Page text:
Facial Recognition Software Sees Progress but Future Still Unclear

By Deborah L. O’Mara | Jan 15, 2021
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In 2021, facial recognition looks to continue to hit its share of snares as clear consensus on the technology and its rightful applicability seems just out of reach. The physical security industry is digging in, focusing on educating consumers, lawmakers and local and state municipalities on the positives of these biometrics and laying the groundwork for greater acceptance.

Silver linings continue to emerge and bolster the industry’s charge to remove restrictions and bans that now exist in cities and states from coast to coast. Facial recognition is gaining traction and value for crime-fighting and security identification, especially in law enforcement, transportation and schools, according to an independent public opinion research study commissioned by the Security Industry Association (SIA), Silver Spring, Md., compiled by Schoen Cooperman Research.

Conducted among a sampling of 1,000 adults in the United States, the objective of the research was to understand perception of the technology; measure support for facial recognition by private businesses, government agencies, law enforcement and other organizations; and analyze the benefits to determine if Americans support its use or if they’re more likely to oppose it in certain instances.

Research findings include:

  • 78% agree that facial recognition technology can improve security systems
  • 74% agree that facial recognition technology can speed up security lines at airports and large events
  • 68% agree that facial recognition technology can make society safer

Among other survey results, respondents favorably support (by percentage) the use of face reading biometrics in a range of vertical markets or groups. These include airlines (75%), office buildings (70%), TSA and other airports (69%), banks (68%), K–12 education (67%), police and law enforcement (66%), homes (63%), borders (59%), colleges and universities (57%) and retail stores (51%).

In specific markets, for example law enforcement, 54% said facial recognition can help reduce racial bias often found in eyewitness accounts and law enforcement investigations. Some two-thirds of respondents support schools using facial recognition to screen adult visitors in an effort to alert safety personnel if prohibited individuals and criminals, such as sex offenders, enter without permission.

Testing facial recognition’s mettle

Despite these positives, 2021 will continue to be a proving ground for the industry and technology. As 2020 closed out, New York Governor Andrew Cuomo signed into law one of the country’s first statewide restrictions on the use of all biometric identification technology in schools, according a story by the Buffalo News.

This new law prohibits the use of the technology in public, non-public and charter schools. It also mandates the state’s education department to conduct a study on the systems and how to protect civil liberties, barring further use of these solutions until July 1, 2022, or until the report is complete and evaluated.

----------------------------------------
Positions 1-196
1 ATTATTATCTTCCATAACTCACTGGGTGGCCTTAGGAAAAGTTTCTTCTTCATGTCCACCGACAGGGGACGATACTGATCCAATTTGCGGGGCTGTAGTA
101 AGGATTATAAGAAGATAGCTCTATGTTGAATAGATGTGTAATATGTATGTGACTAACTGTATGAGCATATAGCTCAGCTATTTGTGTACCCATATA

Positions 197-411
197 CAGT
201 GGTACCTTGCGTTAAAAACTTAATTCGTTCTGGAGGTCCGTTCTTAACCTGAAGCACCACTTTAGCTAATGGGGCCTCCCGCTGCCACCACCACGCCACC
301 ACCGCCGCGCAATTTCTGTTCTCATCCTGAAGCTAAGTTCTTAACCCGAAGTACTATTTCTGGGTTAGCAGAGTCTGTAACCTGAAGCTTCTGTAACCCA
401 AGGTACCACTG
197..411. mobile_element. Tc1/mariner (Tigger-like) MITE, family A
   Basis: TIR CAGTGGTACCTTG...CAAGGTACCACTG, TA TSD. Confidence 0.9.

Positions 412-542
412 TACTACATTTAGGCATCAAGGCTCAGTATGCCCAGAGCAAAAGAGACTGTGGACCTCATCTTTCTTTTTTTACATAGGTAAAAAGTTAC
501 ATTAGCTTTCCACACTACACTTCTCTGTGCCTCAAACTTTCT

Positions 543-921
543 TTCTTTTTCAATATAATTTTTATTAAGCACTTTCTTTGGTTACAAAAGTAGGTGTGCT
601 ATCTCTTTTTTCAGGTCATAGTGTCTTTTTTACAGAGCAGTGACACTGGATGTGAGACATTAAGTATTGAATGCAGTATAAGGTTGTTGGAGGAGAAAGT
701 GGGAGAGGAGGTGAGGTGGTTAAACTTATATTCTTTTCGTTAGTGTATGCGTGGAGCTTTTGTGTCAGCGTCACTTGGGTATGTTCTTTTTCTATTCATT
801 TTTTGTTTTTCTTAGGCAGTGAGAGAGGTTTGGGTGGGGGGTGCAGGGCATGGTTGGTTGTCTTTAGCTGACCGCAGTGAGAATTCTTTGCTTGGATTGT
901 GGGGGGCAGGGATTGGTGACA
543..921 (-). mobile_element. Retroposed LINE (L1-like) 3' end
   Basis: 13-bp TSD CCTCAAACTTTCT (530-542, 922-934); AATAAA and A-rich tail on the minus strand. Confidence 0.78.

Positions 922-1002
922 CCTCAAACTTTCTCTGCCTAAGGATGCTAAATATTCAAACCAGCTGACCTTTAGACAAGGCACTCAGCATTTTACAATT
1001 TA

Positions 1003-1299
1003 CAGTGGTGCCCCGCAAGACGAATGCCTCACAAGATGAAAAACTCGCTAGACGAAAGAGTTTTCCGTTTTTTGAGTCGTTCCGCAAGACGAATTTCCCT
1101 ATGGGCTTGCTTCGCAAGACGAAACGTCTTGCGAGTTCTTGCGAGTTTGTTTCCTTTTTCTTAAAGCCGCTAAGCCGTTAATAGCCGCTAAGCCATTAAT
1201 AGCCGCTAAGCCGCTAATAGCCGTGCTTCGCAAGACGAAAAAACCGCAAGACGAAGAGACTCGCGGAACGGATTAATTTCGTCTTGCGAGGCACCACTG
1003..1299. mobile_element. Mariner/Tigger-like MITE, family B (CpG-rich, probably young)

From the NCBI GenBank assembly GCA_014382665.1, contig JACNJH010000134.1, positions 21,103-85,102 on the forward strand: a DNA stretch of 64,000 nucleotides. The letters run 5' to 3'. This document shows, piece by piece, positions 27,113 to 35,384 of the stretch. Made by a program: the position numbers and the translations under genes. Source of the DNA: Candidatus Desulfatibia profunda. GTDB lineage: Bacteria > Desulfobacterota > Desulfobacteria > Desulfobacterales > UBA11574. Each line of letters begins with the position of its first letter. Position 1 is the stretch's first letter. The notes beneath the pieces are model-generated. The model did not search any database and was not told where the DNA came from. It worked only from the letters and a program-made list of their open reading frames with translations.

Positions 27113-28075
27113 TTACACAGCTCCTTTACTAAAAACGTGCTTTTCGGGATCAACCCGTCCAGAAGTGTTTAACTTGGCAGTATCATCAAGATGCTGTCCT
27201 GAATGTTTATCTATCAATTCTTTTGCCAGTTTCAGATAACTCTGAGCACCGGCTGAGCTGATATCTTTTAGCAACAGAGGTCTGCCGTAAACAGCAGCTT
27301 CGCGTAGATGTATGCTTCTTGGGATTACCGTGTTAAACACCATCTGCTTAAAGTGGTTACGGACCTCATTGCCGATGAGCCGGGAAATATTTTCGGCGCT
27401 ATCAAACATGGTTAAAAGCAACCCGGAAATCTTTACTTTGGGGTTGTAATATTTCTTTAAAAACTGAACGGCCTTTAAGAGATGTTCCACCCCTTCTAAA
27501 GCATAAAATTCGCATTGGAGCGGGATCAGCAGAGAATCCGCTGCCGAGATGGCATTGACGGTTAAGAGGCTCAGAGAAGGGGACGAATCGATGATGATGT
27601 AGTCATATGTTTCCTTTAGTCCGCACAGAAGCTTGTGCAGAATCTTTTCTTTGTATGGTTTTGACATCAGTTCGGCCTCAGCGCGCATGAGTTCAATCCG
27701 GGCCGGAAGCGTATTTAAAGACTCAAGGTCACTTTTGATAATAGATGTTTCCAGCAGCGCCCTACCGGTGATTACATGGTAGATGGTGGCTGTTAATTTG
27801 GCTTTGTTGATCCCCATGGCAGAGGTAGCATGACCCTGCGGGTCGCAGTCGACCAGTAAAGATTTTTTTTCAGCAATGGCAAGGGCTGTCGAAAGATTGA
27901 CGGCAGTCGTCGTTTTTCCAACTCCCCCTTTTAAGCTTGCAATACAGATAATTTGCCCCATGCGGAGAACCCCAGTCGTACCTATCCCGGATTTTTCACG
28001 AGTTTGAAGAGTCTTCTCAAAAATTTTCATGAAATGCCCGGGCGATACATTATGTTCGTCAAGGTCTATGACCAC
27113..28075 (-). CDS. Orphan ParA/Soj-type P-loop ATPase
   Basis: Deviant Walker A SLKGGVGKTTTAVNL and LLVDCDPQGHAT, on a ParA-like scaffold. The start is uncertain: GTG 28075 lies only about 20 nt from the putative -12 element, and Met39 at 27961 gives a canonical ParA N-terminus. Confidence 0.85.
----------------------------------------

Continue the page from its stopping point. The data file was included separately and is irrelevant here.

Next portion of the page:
The American Civil Liberties Union (ACLU), New York, also continues to fight the technology’s implementation on the national level.

A statement on the ACLU’s website reads: “Face recognition surveillance presents an unprecedented threat to our privacy and civil liberties. It gives governments, companies, and individuals the power to spy on us wherever we go—tracking our faces at protests, political rallies, places of worship, and more. The ACLU is taking to the courts, streets, legislatures, city councils, and even corporate boardrooms to defend our rights against the growing dangers of this unregulated surveillance technology.”

SIA continues to take a broad brushstroke lobbying and advocacy effort, educating various groups, stakeholders and legislators on the ongoing improvements now inherent in performance and software algorithms. Last year it responded favorably to a National Institute of Standards and Technology report as part of its Face Recognition Vendor Test program. The report found improved performance and confirmed current technology is more effective and accurate across racial and demographic groups. In addition, SIA published and released a document called “Principles for the Responsible and Effective Use of Facial Recognition Technology,” focusing on manufacturer transparency, accuracy, training, data security and privacy-by-design as leading guidelines for product manufacturers and software developers.

With the new administration in Washington, D.C., there may also be renewed interest in national legislation. Vice President Kamala Harris indicated the potential regulation of facial recognition technology and other surveillance as part of her plan to reform the criminal justice system and public safety while instituting regulations and protections that do not “further racial disparities or other biases.”

About The Author

O’MARA writes about security, life safety and systems integration and is managing director of DLO Communications. She can be reached at [email protected] or 773.414.3573.

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